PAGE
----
Missouri’s Most Infamous Outlaws

In the mid-to-late 1800s, Missouri was known as the Outlaw State, with considerable justification. Missouri contributed far more than its share of bushwhackers, stock thieves, band and train robbers, and killers. Here’s a roll call of some of the most infamous outlaws.


Marathon race led by Samuel Mellor during 1904 Summer Olympics

The Great Olympic Marathon debacle

On August 30, 1904, the Great Olympic Marathon debacle unfolds at the Summer Olympic Games in St. Louis, Mo.


Let the Olympic Games begin!

St. Louis really had the world’s attention during the summer of 1904 as it hosted not only the World’s Fair but also the Games of the III Olympiad. On August 29, 1904, the Olympics Games officially begin in St. Louis.


New exhibit depicts ‘Trouble and Resilience in the American South’

The complex issues of race and class in small town America are forefront in the exhibit of Otis N. Pruitt photographs on display at the Missouri State Historical Society in Columbia, Mo. Those issues are intimately tied to Missouri’s history,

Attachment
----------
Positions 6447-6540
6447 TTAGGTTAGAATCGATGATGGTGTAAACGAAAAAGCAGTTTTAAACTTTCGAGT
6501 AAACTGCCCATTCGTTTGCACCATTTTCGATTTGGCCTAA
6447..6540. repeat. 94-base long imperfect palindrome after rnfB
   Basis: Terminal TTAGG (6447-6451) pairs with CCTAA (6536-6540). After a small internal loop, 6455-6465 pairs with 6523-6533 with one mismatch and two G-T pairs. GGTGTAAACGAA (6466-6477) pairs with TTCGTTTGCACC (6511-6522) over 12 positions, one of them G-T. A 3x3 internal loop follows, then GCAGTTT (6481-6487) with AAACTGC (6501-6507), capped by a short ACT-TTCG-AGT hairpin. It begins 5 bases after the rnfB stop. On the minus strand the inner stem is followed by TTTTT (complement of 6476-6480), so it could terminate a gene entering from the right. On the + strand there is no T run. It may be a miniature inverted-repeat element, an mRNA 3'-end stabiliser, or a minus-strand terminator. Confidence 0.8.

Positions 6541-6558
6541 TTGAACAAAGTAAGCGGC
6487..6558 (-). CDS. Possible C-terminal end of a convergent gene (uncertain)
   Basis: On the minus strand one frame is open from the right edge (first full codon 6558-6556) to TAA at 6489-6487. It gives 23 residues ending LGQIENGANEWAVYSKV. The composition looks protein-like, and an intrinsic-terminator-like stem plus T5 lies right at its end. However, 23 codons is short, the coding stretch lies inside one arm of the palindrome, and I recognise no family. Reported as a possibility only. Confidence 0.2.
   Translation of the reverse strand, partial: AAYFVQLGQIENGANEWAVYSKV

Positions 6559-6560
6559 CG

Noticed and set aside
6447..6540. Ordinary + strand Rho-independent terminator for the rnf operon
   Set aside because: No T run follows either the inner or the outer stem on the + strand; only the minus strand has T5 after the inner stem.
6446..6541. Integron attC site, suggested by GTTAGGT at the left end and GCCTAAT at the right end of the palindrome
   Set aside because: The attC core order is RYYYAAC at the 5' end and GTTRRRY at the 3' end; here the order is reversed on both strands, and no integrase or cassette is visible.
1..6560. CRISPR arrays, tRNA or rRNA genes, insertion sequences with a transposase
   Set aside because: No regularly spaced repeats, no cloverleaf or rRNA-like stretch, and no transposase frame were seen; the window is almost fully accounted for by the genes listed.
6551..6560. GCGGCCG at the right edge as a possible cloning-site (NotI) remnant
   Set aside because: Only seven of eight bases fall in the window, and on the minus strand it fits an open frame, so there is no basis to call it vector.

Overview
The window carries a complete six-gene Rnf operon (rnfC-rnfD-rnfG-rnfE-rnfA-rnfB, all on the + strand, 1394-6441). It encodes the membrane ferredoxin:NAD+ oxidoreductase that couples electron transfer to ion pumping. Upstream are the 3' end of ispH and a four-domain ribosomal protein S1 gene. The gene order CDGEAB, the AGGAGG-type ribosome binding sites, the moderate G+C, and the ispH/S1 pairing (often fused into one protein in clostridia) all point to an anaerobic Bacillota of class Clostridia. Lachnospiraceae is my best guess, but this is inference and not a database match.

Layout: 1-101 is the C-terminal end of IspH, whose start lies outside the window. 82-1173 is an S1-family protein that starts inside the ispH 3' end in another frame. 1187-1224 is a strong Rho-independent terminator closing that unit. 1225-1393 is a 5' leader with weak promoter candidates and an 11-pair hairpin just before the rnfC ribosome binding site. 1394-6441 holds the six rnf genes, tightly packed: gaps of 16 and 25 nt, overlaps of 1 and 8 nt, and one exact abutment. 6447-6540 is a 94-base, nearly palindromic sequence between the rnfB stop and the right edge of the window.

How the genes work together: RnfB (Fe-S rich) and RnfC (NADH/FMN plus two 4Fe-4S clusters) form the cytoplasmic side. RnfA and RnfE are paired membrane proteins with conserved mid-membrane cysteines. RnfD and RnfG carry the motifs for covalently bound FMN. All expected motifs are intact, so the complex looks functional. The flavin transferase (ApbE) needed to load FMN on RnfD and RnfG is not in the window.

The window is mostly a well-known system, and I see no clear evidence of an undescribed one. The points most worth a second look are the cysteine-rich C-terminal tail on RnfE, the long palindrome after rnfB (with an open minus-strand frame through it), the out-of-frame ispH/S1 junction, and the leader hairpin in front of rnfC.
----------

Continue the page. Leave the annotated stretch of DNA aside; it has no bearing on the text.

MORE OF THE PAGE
August 17, 1804

How did Sedalia, Missouri get its name? The founder was George Rappen Smith. So where did "Sedalia" come from?


August 6, 1929

The Lake of the Ozarks owes its existence to the Osage River and the construction of Bagnell Dam, which began on this date in 1929.


July 31, 1981

Forty-one years ago today, the last Corvette rolled off the production line in St. Louis.


July 30, 1993

People were evacuated from south St. Louis on this date in 1993 as authorities feared propane tanks set loose by the Flood of '93 could explode.


July 29, 1929

What animal did milkmaids use to deliver Pevely Dairy products in St. Louis 90 years ago?


July 28, 2015

On this date in Missouri history in 2015, a man in rural Jonesburg killed a fifteen-foot python near his home.